1994-08-29 - e$: e-cash underwriting

Header Data

From: hughes@ah.com (Eric Hughes)
To: cypherpunks@toad.com
Message Hash: ee78f531dd5c2cf9f96a4dc054aee81af127d6e73f4961fa1045b4f52d964012
Message ID: <9408290509.AA28256@ah.com>
Reply To: <199408280514.BAA15326@zork.tiac.net>
UTC Datetime: 1994-08-29 06:32:18 UTC
Raw Date: Sun, 28 Aug 94 23:32:18 PDT

Raw message

From: hughes@ah.com (Eric Hughes)
Date: Sun, 28 Aug 94 23:32:18 PDT
To: cypherpunks@toad.com
Subject: e$: e-cash underwriting
In-Reply-To: <199408280514.BAA15326@zork.tiac.net>
Message-ID: <9408290509.AA28256@ah.com>
MIME-Version: 1.0
Content-Type: text/plain

   >Why does everyone think that the law must immediately be invoked when
   >double spending is detected?

   It's obvious I gave that impression. I regret the error. 

I wasn't referring just to you, but to what is unfortunately and
surprisingly a general reaction to protocol failure in money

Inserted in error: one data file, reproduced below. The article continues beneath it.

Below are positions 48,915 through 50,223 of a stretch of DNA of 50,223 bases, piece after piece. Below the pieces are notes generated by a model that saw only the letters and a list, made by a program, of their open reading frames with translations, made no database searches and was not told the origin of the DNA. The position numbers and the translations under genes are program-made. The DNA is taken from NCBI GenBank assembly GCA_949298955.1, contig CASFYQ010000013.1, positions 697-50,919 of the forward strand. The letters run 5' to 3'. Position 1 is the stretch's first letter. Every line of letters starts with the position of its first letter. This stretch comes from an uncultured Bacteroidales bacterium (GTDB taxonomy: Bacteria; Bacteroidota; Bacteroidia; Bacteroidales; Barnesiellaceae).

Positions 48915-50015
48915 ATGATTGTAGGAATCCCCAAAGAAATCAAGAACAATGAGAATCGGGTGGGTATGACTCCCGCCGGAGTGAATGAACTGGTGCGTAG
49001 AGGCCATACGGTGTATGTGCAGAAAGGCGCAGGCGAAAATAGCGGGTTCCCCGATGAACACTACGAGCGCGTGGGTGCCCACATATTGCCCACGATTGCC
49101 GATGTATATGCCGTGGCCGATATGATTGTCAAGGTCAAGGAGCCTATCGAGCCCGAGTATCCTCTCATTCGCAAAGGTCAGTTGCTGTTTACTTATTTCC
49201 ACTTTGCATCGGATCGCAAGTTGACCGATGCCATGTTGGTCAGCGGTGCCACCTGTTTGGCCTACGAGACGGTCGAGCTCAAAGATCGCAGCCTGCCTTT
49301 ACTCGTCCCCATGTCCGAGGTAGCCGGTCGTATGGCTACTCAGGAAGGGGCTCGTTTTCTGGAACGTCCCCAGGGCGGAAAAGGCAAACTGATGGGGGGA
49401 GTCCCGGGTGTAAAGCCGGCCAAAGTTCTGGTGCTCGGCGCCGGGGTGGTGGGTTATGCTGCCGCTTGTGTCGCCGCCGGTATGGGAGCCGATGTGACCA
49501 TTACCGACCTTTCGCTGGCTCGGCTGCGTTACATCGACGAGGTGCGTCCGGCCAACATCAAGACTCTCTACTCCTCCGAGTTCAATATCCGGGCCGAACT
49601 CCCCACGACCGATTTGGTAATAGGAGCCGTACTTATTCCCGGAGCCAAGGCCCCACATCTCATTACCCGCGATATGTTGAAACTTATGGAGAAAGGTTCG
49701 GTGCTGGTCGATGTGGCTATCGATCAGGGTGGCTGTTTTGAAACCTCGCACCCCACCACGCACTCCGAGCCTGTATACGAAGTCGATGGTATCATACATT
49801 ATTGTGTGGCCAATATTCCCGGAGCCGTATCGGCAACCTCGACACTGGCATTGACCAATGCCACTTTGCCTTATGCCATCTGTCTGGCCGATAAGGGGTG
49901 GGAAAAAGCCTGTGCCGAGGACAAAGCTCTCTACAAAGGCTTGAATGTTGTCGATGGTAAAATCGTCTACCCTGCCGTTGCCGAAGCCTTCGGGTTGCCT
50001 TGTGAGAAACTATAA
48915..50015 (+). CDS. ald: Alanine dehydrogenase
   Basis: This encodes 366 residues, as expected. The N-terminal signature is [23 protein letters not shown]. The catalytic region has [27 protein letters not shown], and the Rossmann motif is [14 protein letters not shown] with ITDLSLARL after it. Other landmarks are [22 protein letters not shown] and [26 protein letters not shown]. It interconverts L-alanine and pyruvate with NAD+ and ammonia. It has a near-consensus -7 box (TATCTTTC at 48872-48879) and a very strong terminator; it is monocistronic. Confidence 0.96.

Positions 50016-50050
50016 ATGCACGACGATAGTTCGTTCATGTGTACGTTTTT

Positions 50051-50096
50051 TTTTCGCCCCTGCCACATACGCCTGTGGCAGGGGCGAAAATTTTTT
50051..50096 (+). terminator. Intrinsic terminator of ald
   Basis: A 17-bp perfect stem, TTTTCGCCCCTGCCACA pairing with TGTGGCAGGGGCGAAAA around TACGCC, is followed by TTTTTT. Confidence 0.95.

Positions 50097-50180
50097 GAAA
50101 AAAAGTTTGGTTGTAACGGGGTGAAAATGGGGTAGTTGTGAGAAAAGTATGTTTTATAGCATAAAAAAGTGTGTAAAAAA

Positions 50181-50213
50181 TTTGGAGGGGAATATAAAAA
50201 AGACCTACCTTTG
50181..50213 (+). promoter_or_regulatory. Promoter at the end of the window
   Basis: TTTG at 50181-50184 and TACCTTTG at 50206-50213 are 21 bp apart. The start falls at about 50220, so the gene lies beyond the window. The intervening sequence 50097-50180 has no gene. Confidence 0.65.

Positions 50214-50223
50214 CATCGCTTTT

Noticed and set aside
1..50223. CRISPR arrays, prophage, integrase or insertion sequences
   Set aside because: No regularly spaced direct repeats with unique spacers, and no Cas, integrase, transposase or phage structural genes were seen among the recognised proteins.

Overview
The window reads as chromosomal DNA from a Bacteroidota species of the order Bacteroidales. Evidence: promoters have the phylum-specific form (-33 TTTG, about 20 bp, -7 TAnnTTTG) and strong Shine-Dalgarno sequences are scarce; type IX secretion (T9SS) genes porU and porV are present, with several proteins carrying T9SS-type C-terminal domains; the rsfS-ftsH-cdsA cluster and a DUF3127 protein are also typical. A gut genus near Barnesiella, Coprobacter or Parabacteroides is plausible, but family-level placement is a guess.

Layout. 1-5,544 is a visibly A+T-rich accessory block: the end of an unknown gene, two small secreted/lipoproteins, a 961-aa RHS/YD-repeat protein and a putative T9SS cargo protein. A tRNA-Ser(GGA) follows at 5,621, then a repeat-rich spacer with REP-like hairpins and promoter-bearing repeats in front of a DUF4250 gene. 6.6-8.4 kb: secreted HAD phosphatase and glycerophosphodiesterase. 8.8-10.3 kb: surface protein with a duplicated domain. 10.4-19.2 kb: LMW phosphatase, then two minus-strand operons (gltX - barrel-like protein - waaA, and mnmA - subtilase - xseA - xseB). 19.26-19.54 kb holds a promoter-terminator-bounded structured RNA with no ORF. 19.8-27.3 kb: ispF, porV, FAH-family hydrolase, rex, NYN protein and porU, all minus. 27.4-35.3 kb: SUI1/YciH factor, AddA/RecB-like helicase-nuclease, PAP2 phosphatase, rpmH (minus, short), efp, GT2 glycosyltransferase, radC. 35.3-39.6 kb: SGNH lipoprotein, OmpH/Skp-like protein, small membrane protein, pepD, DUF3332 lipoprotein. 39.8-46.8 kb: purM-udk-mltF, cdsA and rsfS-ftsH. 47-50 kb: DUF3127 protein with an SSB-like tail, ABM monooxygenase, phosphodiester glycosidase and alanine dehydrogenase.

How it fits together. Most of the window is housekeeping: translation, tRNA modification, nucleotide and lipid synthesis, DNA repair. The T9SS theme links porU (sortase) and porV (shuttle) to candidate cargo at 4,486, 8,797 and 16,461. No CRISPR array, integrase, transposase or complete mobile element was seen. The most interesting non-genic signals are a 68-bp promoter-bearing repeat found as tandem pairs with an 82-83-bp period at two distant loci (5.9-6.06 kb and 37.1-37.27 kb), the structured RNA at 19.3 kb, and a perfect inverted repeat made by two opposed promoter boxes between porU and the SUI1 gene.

protocols, namely, "lynch the bastard!".  I assure you, as recently
as last week I had the same reaction from someone at DigiCash.

Anyone remember the rant of mine a few months back about language and
about how imputing motive into protocol makes you stupid?  Well,
here's a good example of that connection in action.  The dominant term
in the literature for the agent of double-spending is a "cheater".
And cheaters must not prosper, right, so let's punish them.  That kind
of reasoning leads without further thought to a reliance on law
enforcement and identity.

   If someone deliberately double (or million) spends, then they should get
   busted for fraud. Period.  

If there's a charge for attempting a deposit, and this charge is paid,
even a million times, do you still think such transactions should be
considered fraud?

Turn fraud attempts from a security cost to a profit center.